However, these may be less important in a work of experimental fiction than in other literature. Here’s a link to a Wikipedia article on experimental literature: https://en.wikipedia.org/wiki/Experimental_literature. Writers of experimental fiction may expect more of their readers than other writers do and may not feel the need to create a page-turner. They may believe their readers will make the effort, to be interested in elements other than plot, character, dialogue, and setting–elements, for example, like language and the unexpected.

Such literature is a bit like poetry. Poets expect their readers to linger over a poem, to let it unfold gradually, some poems more gradually than others.

If we’re writing experimental fiction and playing with the five senses, what’s too much or not enough is entirely up to us, and I’d say that in this case more is better. I like the dirt-on-the-tongue example. If we’re exploring taste, for example, we can keep going. The MC tastes the dirt. How does it taste? Salty? Bitter? Chickeny? Does it dissolve or linger? Does it call up memories of other odd tastes? Think of this as Alice following the white rabbit down the hole of the taste of dust. The dust can taste like the color blue. It can make the MC’s tongue swell–or shrink. It can affect her other senses. She can smell in the dirt its history. Readers can be treated to a geology lesson on the origins of the dirt in the last ice age. A woolly mammoth can appear. Enter the other senses, as the MC looks into the small, angry eyes, jumps on the mammoth for a wild ride, feels its coarse hair, aches from the impact as the beast rears, hears its excited squeals.

We can stretch whatever we like. We can report on the vision of the mammoth, which we make up. Its vision is the sense of sight just as ours is. What would it see if it were presented with an eye chart? Our MC can imagine what she looks like to the mammoth.

And so on. Especially in a first draft, I’d suggest writing a lot. Later, we can decide what should stay. For this, I’d suggest choosing the parts we enjoy. The reader can take it or leave it. We shouldn’t judge good and bad for this (or for anything else, as I often say).

We can also go into the sensory ability of our MC, whose senses can be heightened or reduced. In plot terms, the loss of sensation can call forth a crisis, as may its opposite, a painful intensity. That can be the tension or part of it.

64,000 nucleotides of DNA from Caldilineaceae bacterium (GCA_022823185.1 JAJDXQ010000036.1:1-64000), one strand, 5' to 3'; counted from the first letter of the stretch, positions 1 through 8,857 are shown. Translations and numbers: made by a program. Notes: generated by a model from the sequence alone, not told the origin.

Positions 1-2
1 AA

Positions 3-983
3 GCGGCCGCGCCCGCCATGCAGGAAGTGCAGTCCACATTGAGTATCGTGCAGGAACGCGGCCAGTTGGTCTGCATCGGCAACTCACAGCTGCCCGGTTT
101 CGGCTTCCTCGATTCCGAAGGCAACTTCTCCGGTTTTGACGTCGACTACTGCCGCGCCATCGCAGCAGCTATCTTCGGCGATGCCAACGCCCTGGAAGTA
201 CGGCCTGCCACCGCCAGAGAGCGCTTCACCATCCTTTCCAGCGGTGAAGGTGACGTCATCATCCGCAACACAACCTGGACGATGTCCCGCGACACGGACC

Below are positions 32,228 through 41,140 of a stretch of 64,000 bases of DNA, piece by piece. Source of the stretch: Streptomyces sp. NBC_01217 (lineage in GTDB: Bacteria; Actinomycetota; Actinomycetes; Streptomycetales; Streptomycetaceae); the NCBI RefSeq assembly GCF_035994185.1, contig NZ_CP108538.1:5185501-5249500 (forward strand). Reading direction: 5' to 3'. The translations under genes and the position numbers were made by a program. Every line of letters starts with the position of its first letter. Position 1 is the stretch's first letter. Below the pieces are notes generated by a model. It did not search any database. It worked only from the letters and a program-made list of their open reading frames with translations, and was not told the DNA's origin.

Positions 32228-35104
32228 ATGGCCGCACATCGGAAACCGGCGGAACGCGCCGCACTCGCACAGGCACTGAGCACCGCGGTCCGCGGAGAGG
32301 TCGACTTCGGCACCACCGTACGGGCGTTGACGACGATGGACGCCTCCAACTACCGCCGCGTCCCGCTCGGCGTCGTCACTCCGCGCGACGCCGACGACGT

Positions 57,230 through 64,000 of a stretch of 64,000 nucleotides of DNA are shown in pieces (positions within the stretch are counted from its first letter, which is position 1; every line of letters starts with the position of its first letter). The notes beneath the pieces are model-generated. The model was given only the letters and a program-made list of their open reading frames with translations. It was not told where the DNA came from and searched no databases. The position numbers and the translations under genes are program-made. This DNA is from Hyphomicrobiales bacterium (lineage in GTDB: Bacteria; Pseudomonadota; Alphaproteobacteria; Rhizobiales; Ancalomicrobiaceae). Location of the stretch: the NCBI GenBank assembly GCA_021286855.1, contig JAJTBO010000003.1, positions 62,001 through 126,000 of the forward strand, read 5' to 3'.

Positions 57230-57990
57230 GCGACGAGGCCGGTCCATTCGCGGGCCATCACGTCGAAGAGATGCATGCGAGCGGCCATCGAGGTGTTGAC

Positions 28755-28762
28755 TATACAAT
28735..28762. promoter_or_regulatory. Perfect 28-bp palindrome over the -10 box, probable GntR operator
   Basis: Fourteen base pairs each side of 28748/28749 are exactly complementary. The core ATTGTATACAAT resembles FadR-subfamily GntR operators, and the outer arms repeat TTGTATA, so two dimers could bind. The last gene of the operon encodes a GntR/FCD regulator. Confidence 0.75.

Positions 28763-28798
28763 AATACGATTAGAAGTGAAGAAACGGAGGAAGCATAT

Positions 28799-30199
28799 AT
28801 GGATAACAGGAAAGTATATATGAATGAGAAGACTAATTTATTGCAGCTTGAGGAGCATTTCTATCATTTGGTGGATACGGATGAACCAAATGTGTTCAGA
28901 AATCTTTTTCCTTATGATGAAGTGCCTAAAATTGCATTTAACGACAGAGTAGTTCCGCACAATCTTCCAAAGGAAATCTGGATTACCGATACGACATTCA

I suspect that sensation is a subset of touch. Or maybe it’s another sense. Please weigh in if you have an opinion. I’m thinking of physical pain or a racing heart or the feeling of fever or sneezing or itching, being hot, being chilly. We can delve into those too. Some of these have an emotional side, but the physical is there too. In experimental writing, we can let ourselves run on with sensation.

If we’re not writing experimental fiction, then the amount of detail does matter, mostly when it comes to pacing. Too much detail will slow things down. Two little, and the reader won’t be able to imagine what’s going on and enter into it. Here too, though, I suggest not worrying much in the first draft. Too much is better than too little, because it’s easier to cut than add when we revise. We do want our details to support character development, plot, and setting, as Melissa Mead and future_famous_author suggest.

Also a sense of wonder if we’re writing fantasy–or even experimental fantasy. Wonder can be introduced into any sense: the dirt that tastes like the sky with a teaspoon of honey and smells like peaches; the floorboards that creak out a song; the rat in tap shoes that gives the floorboard’s song a beat; the wall mold that, when a light is lit, depicts a forest scene.

And, as Erica says, we have to make sure that the details are ones that our MC can experience.

Here are three prompts:

• Write a paragraph on the (imagined) taste of dirt. If you can, write a page. Do not taste anything that may harm you! No poisoning for the sake of art!

• From the POV of the woolly mammoth, write its sensations when the human appears. Write at least a page. If you like, turn it into a story.

• Your MC is in on her way to meet a friend for an important reason–you decide why. On the way, by whatever means of transportation you choose, her sensations go haywire: intensify, fade, play tricks. Despite what’s happening to her, she needs to reach her destination. Write the scene.

Have fun, and save what you write!

Aaa! Ha!